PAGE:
(You can read more about My Musical Language here and here.)

Most of this part of the process I’d described in an earlier post: it was the project for my May vacation. Now that I’m “in between jobs,” so to speak, and I have all the time in the world, it would appear the old adage “work expands to fill the available time” is in full force. Almost two months have gone by, and I still feel like the round peg at Square One.

Several times, I’ve worked over the structure, working out ways the patterns would change tonality and where they’d be placed on the overall skeletal graph of the piece. It went from strict direct repetition (boring) to obvious similarities with subtle differences which allowed it to sound like it was actually going somewhere harmonically in the larger scope of things.

Even the length of each statement was determined by the proportions of the overall form, subdivided according to the Golden Section: rather than each one being squarely 4 or 8 measures long, as it might be traditionally, many of them would be about 7 measures, but others would be more or less. The longest ones are about 12 measures each, and several are less than 5. In fact, the climactic one is only 3 measures long which means compressing or expanding the energy of this harmonic progression will create a sense of harmonic rhythm that will, in the long run, offer a different level of variety.

Then at one point, the chaconne started telling me it should be the middle of a set of five pieces, not the last of four. Now, these pieces are not interrelated the way a sonata would be, so it’s still X-Number of Pieces for Violin & Piano, not a sonata for violin and piano (ah yes, the Nada Sonata). But there’s something about my innate concern for clarity and logic of structure – so lacking in my personal life – that I felt compelled to shape these pieces into some kind of overall, well-balanced, proportional whole.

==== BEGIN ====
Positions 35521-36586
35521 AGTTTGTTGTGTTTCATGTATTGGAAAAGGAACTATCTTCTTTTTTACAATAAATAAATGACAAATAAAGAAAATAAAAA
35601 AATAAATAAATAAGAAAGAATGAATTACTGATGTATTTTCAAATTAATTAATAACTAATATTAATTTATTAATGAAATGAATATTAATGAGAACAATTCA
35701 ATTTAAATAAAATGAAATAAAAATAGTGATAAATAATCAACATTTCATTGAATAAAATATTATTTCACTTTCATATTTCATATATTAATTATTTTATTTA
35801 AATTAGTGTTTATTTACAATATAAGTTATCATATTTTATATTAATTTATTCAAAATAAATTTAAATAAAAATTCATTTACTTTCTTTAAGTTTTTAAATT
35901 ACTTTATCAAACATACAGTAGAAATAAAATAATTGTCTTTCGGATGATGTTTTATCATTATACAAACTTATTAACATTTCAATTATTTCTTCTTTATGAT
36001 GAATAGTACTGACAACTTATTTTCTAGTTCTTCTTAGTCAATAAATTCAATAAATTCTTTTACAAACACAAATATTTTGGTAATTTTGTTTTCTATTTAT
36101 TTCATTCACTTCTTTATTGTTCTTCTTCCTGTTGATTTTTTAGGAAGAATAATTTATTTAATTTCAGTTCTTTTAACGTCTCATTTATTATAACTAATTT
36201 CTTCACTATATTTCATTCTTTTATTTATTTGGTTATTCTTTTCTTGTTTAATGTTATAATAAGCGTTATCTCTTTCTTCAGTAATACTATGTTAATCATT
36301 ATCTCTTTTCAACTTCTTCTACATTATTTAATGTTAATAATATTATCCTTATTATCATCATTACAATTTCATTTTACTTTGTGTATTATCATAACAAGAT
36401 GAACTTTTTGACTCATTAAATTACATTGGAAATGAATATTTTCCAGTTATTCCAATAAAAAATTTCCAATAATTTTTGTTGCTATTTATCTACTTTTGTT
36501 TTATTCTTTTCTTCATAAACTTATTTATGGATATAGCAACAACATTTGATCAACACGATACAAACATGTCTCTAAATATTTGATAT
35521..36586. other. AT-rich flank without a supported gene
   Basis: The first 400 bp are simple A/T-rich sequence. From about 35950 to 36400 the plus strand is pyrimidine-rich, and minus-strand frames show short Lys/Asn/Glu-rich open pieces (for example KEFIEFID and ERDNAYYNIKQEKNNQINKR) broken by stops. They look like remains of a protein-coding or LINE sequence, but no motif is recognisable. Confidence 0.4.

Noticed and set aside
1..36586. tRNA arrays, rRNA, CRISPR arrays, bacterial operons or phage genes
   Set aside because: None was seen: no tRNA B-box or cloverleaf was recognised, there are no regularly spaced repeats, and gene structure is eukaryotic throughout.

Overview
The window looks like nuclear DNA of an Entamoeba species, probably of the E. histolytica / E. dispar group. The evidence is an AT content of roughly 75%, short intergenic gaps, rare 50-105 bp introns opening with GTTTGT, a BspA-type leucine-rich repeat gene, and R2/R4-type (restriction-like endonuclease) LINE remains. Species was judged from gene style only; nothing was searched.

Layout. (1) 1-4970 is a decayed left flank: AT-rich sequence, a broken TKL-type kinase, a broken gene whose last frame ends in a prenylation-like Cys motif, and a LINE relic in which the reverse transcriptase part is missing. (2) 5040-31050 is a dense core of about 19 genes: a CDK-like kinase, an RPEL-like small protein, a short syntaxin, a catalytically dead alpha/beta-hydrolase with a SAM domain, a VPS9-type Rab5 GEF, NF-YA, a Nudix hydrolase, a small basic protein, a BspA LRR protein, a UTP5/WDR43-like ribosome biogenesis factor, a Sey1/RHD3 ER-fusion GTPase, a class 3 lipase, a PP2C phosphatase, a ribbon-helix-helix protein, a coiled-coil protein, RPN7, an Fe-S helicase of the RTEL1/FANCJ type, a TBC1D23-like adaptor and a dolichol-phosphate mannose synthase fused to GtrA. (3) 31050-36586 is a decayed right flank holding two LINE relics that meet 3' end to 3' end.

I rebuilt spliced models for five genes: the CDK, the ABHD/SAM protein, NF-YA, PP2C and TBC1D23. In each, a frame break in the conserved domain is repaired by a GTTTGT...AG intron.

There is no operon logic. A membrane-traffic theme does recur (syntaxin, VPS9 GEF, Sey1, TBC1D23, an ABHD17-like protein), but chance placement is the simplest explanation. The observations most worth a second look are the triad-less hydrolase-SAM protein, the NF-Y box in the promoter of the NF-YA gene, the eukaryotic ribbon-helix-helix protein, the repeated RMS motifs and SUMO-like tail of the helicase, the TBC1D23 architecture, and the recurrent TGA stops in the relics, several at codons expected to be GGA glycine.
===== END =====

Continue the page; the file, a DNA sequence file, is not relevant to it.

The Chaconne should be the apex of the arch, not the conclusion. In order to fit with the other three pieces, then, it would need to be longer than I’d just worked it out to be, by a whole minute. Considering how long it’s taking me to even get the thing started and that it took a year to write a 21 minutes string quartet and two years to write a half-hour long symphony, the idea of adding even a minute on to this piece and then needing to write even a short one parallel to the ‘Blues Interruptus’ was like, “Aaaaaaaugh, no!!!!” But, hey...

So I went back and completely revised the skeleton, re-laying the nineteens statements of the pattern so the climax of each one would meet up with the proportional climaxes of the whole and then worked out some other details, a lot of which involved simply staring at pages and pages of stuff and trying to figure out “this isn’t working: why?”

Each variation itself needed to fit into this Golden Section proportion but it wasn’t happening. For the ones that didn’t fit, I discovered they were in a mirror form, the unequal “halves” reversed: this could become another way of varying the forward motion, slowing it down a bit before pushing to the climax and then pulling away from it toward the end and its final resolution.